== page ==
Say we have $n$ distinct points spaced evenly in a circle. Define a star as a connected graph with these points as vertices and with $n$ edges, no two having the same endpoints. We think of two stars as being equivalent if they differ only by a rotation (if they differ by a reflection I consider them as different objects). I'd like to know how many different stars there are on $n$ points.

For example there are only two 4-pointed stars: a square and a bowtie. There are four 5-pointed stars: 5-pointed stars

And I think there are twelve 6-pointed stars: 6-pointed stars (I'm not completely sure that I have exhausted the possibilities for 6 points).

A quick search of the online encyclopedia of integer sequences hasn't revealed any obvious candidates.

Another way to phrase the question: Let $\rho = (1 2 \ldots n)\in S_n$. Say that two permutations $\sigma, \tau\in S_n$ are equivalent if $\sigma = \rho^{-k}\tau\rho^k$ for some $k$. How many equivalence classes contain order $n$ permutations?

up vote 6 down vote accepted

What we seek are: nontrivial cyclic permutations, with shifts and reversals counting as identical.

Without the shift requirement, there are $(N-1)!$ different cyclic permutations. Shifting allows us to reduce that by up to a factor of $2N$, though not every permutation will be so accommodating. For instance, while there are six different cyclic 4-permutations, two of them (0123 and 0321) appear as identical squares and four (0132, 0213, 0231, and 0312) appear as bowties. Technically there's a maximal 8-fold symmetry but, as shown, nothing gets us there on $N=4$. The smallest that that happens to is on $N=6$: they must be free of both rotation and reflection symmmetries, like your fourth and fifth drawings.

For relatively small $N$, we don't have to worry too terribly much about optimizations (they exist but many of them would also require pruning of the permutation tree before it reaches full length to be useful, which is complex), so we'll just write some code and see what happens.

The code is here; edit line 3 (N = 6) to see different sizes.

Your diagram is missing two entries for $N=6$, shown here, ACEBDF and ABECFD. I find it interesting that they are not mirror images of each other!

Two polygons: ACEBDF and ABECFD

For $N$ from $4$ through $10$, we get $2, 4, 14, 54, 332, 2246,$ and $18264$ distinct polygons. This is OEIS entry A000939, Number of inequivalent n-gons.

  • Thanks for going above and beyond! Do you mind explaining the cycle function in your code? – vdbeek Nov 7 at 0:06
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    So, cycle works like this: it takes a permutation (which at this point is lacking the default 0) and an index, and rotates the whole thing around so that we get another permutation with the original index as the new permutation start. So if I have p=[2,4,1,3,5] and i=2, it plops a 0 on the end, then subtracts p[2]=1 from everything (now we've got [1,3,0,2,4,-1]), then mods those by 6 ([1,3,0,2,4,5]), then cycles it around so the 0 is at the beginning/end and then removes it so we're back to the normal state, which is [2,4,5,1,3] – Dan Uznanski Nov 7 at 0:51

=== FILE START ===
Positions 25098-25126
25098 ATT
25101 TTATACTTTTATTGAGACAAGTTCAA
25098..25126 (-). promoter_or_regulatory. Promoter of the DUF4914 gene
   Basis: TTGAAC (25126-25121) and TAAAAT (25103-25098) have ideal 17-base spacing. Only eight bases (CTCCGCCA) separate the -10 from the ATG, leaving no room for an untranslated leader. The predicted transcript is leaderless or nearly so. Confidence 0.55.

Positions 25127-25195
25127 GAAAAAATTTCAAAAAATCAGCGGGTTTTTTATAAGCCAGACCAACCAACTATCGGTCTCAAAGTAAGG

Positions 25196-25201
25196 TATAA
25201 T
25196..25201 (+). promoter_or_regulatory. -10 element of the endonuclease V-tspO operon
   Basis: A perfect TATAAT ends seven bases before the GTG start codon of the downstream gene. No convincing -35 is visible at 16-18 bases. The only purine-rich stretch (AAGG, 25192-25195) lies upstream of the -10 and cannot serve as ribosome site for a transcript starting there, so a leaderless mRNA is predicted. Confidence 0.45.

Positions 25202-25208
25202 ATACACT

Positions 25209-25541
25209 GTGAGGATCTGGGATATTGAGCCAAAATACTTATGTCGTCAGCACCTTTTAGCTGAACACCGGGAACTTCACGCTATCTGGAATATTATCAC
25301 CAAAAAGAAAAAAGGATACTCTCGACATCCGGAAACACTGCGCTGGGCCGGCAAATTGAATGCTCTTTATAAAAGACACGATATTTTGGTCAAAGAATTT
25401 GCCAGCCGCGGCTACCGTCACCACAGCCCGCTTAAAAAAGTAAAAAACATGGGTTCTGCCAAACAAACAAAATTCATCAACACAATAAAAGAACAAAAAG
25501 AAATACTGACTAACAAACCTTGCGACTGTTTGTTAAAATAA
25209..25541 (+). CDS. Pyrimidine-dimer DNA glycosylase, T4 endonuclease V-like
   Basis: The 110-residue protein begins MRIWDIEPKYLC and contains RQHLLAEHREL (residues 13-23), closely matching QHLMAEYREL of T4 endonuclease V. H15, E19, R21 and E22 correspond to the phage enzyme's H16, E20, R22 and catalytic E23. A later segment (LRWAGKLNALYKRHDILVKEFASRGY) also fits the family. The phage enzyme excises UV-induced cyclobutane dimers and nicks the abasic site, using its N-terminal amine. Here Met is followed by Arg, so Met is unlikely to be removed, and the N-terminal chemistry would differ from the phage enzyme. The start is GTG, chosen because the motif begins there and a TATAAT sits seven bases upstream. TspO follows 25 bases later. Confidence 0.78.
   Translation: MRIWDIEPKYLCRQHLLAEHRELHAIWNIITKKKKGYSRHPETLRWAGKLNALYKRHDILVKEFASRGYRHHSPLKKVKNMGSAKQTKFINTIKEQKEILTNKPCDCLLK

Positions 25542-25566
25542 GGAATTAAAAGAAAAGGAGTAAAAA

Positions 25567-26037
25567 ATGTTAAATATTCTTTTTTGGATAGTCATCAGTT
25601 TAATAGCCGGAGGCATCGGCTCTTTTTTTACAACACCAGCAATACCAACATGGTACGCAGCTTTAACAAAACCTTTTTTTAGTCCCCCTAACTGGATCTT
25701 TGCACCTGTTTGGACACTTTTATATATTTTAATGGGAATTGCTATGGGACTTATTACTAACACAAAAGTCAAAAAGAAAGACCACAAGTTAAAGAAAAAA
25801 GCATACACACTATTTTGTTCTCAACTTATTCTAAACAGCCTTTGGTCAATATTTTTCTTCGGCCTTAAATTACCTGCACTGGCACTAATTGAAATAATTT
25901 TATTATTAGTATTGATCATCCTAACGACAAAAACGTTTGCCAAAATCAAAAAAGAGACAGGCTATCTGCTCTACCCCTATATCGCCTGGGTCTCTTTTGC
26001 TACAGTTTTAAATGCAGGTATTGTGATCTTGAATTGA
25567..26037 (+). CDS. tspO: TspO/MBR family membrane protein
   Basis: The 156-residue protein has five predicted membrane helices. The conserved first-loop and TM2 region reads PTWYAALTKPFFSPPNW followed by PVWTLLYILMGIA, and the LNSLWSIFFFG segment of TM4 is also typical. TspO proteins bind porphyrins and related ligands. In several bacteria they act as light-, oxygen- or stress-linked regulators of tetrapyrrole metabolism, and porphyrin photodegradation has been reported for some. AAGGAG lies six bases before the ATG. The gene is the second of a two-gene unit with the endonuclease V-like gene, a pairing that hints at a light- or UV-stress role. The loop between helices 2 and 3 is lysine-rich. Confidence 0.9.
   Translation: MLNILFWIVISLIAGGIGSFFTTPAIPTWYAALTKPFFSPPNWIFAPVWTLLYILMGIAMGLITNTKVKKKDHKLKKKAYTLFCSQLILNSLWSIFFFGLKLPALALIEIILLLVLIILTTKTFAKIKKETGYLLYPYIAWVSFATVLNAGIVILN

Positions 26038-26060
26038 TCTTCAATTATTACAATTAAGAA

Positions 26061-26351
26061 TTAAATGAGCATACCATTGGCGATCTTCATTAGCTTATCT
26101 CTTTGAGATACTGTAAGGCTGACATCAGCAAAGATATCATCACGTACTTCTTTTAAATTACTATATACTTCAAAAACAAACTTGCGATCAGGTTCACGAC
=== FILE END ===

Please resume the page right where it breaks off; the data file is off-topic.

• Ahhh so if we fix p and let i vary cycle(p,i) gives all of the rotated copies of p? If this is the case we must be computing the same thing a lot. Is it possible to speed up the calculations by removing the rotated cycles from permutations while still inside the for loop? – vdbeek Nov 7 at 1:16
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    Indeed: we can store permutations we've found via cycle and reversal and check incoming permutations against that. ...But this has a downside: we now must store all those permutations! This gets untenably large quite quickly. Other optimizations include cutting off when we know that other versions will be smaller - since we enumerate permutations in lexicographic order, anything we find where the first element of the cycle is not the shortest can be cut short - and we can cut off whole sections of the permutation tree this way. But that means rewriting permutations to check substrings... – Dan Uznanski Nov 7 at 1:56

There are $6!=720$ cycles for $n=7$. Three patterns have 7-fold symmetry, and are covered by 2 cycles each - forwards and backwards. All the others have no symmetry and are covered by 14 cycles each - forwards, backwards and seven rotations. So there are $6/2+714/14=54$ patterns for $n=7$.
Composite $n$ are trickier of course.

  • A000939 is what you want. You must have missed two 6-stars. – Empy2 Nov 6 at 11:31

Deriving the general formula for this sequence (and its reflection-insensitive analogue) is precisely the content of:

Golomb, S.W.; Welch, L.R., "On the enumeration of polygons", Amer. Math. Monthly, 67 (1960), 349-353.

The authors derive the result as a clever application of Burnside's Lemma, giving for the count of $n$-pointed stars $$ E(n) = \left\{ \begin{array}{ll} F(n) , & \textrm{$n$ odd}\\ F(n) + \displaystyle{\frac{1}{2 n^2} \cdot 2^{n / 2} {n \choose 2} {n \choose 2}!}, & \textrm{$n$ even} \end{array} \right. , $$ where $$F(n) := \frac{1}{2 n^2} \sum_{d \mid n} \phi^2\left(\frac{n}{d}\right) d! \left(\frac{n}{d}\right)^d .$$ Here, $\phi$ is the Euler totient function.

As Dan Uznanski's answer has pointed out, this is OEIS A000939, Number of inequivalent n-gons.

Remark As Empy2's answer observes, the procedure for computing should be easier for prime $n$. Indeed, for odd primes $p$ the above formula simplifies to $$E(p) = \frac{1}{2 p} [(p - 1)^2 + (p - 1)!] .$$ It follows from the fact that $E(p)$ is an integer that $p \mid [(p - 1)^2 + (p - 1)!]$, and rearranging gives $$(p - 1)! \equiv -1 \pmod p ,$$ which recovers one direction of Wilson's Theorem.

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